An overriding royalty interest is a type of royalty interest payment that is very common in the oil and gas industry. In this article, we will explain what an overriding royalty interest is, how it is different from a traditional royalty interest, and how to determine the value of an overriding royalty interest for oil and gas mineral rights.
What is an Overriding Royalty Interest?
An overriding royalty interest definition is the percentage share or derived value of an oil or gas production paid by the working interest owner or lessee. Overriding royalty interests are often referred to as an “ORRI” or simply an “override.”
Overriding royalty interests are usually set aside for geologists, brokers, or other entities that aide in the production of oil and gas, or were able to reserve an interest in the property by raising capital. Oftentimes, previous owners of mineral rights may own an overriding royalty interest as well, as a way to profit from future production of their former mineral rights.
Overriding Royalty Interests vs. Traditional Royalty Interest
Overriding royalty interests differ from traditional mineral rights royalties in a few different ways. The most important difference is that overriding royalty interests produce payments strictly from the sale of oil and gas, rather than the property itself.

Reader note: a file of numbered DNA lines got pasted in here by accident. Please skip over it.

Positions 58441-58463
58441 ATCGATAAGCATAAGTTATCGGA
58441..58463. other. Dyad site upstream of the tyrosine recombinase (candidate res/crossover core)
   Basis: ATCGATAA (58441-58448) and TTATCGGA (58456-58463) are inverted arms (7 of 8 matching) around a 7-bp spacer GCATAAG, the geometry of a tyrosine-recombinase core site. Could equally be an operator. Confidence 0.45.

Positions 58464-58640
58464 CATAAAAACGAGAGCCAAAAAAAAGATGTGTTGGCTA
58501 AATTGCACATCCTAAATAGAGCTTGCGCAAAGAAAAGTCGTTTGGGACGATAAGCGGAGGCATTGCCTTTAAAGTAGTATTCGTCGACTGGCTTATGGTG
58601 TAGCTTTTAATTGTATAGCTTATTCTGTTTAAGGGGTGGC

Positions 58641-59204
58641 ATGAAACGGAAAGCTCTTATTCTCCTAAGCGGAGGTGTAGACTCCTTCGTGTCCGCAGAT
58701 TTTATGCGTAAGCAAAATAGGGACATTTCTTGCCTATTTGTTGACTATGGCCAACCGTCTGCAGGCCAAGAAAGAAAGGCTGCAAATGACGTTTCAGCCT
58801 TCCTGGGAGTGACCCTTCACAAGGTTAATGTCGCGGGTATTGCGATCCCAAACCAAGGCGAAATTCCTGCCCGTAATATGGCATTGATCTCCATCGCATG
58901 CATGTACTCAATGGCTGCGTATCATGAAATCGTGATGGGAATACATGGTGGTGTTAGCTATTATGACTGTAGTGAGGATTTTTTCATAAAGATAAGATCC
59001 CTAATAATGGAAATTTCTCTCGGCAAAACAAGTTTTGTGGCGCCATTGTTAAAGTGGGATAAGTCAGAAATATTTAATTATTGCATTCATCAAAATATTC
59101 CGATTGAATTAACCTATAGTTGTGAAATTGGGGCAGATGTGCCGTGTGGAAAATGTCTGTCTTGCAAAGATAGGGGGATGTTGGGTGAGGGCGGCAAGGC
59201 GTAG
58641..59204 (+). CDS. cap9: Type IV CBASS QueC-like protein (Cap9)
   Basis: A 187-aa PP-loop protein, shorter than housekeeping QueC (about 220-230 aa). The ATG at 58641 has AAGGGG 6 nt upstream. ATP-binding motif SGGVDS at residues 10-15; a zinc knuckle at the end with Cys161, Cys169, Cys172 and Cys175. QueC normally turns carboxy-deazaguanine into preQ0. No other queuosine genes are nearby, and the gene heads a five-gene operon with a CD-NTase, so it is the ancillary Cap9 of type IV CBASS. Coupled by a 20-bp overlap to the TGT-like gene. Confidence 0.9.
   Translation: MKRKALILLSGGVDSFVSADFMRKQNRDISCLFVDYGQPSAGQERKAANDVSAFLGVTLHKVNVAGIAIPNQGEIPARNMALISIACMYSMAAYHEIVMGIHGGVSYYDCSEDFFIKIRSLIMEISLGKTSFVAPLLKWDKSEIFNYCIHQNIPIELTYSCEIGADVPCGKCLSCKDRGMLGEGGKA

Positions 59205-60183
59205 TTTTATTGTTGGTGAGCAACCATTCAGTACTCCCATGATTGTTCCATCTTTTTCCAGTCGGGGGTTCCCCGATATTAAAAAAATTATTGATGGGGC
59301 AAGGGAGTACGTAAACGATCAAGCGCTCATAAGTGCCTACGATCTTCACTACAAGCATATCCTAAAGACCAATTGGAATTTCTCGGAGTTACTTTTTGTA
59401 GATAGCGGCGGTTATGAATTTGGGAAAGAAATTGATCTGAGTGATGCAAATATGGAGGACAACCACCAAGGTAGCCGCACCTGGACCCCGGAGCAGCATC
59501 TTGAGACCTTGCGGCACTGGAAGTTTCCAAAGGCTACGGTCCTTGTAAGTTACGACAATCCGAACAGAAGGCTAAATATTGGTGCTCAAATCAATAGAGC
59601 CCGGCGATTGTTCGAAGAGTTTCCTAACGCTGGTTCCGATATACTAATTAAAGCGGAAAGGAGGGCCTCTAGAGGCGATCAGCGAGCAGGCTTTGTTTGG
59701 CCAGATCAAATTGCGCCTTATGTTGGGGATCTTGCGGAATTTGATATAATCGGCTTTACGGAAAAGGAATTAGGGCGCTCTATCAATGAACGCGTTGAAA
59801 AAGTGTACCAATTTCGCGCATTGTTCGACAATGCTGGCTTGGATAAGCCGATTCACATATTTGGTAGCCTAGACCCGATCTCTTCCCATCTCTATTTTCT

In a traditional royalty interest, the mineral rights or royalty owner will receive royalty interest payments from the production of oil and gas, because they are the owners or partial owners of the mineral rights. In an overriding royalty interest, the owner of the override does not own the mineral rights, and the ORRI will expire whenever the oil and gas lease ends.
What Determines the Value of Overriding Royalty Interest?
ORRI’s are largely subject to an individual case to case basis, as the owners of the oil and gas lease sacrifice their production profits in exchange for services or capital to help a successful mineral extraction. Overrides cannot be sold to another entity after the oil and gas lease is over, as any ORRI is created on the finite term of the production process.